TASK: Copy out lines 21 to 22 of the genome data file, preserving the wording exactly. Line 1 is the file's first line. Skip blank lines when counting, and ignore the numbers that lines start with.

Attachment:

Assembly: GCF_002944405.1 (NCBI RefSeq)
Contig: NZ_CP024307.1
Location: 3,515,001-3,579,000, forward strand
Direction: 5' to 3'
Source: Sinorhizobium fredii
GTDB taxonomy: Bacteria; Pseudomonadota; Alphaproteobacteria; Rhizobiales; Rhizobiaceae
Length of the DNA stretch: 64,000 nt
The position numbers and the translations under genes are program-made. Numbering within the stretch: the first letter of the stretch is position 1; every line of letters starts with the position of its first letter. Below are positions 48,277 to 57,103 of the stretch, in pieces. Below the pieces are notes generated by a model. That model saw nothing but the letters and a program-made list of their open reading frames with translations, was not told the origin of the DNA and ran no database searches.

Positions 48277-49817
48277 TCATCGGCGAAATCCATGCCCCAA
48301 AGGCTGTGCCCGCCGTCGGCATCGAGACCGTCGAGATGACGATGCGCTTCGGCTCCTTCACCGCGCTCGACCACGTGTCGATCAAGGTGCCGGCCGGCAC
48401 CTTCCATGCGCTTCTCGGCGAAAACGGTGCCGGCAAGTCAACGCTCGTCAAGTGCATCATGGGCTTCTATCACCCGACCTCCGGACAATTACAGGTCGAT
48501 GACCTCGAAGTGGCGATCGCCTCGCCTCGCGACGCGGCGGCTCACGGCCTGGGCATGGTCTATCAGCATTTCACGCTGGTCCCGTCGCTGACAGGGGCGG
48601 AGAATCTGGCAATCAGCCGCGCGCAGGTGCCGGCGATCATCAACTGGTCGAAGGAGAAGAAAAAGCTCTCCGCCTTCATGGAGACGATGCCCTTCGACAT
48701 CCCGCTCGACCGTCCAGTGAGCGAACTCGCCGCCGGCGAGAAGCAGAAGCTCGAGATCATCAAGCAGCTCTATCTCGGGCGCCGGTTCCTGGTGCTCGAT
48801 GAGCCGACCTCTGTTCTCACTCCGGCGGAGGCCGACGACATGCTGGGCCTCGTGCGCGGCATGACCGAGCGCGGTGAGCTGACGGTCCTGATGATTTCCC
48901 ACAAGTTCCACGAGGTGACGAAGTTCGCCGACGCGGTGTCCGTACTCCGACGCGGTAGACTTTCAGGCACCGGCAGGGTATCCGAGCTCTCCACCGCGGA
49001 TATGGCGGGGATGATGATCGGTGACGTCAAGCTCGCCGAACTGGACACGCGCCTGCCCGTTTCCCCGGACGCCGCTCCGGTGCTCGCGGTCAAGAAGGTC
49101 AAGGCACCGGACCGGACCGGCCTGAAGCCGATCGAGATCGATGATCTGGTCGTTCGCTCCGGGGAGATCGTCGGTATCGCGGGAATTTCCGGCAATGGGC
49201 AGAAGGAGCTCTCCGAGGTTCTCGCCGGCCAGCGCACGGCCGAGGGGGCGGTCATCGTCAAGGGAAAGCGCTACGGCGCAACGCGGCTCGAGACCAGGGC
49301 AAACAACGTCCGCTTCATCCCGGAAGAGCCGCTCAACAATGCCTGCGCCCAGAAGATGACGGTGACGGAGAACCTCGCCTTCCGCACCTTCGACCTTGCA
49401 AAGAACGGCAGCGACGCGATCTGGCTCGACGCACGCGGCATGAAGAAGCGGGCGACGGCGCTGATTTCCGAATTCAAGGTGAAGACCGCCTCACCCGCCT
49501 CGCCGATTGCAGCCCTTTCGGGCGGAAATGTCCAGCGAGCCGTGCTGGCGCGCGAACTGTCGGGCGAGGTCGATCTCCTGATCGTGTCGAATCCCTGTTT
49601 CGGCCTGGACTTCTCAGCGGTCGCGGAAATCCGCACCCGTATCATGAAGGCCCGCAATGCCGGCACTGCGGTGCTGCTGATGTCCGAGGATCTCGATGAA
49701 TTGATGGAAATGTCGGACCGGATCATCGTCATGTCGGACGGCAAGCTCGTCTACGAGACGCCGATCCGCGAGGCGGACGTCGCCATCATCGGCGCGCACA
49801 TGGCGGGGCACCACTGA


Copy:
49301 AAACAACGTCCGCTTCATCCCGGAAGAGCCGCTCAACAATGCCTGCGCCCAGAAGATGACGGTGACGGAGAACCTCGCCTTCCGCACCTTCGACCTTGCA
49401 AAGAACGGCAGCGACGCGATCTGGCTCGACGCACGCGGCATGAAGAAGCGGGCGACGGCGCTGATTTCCGAATTCAAGGTGAAGACCGCCTCACCCGCCT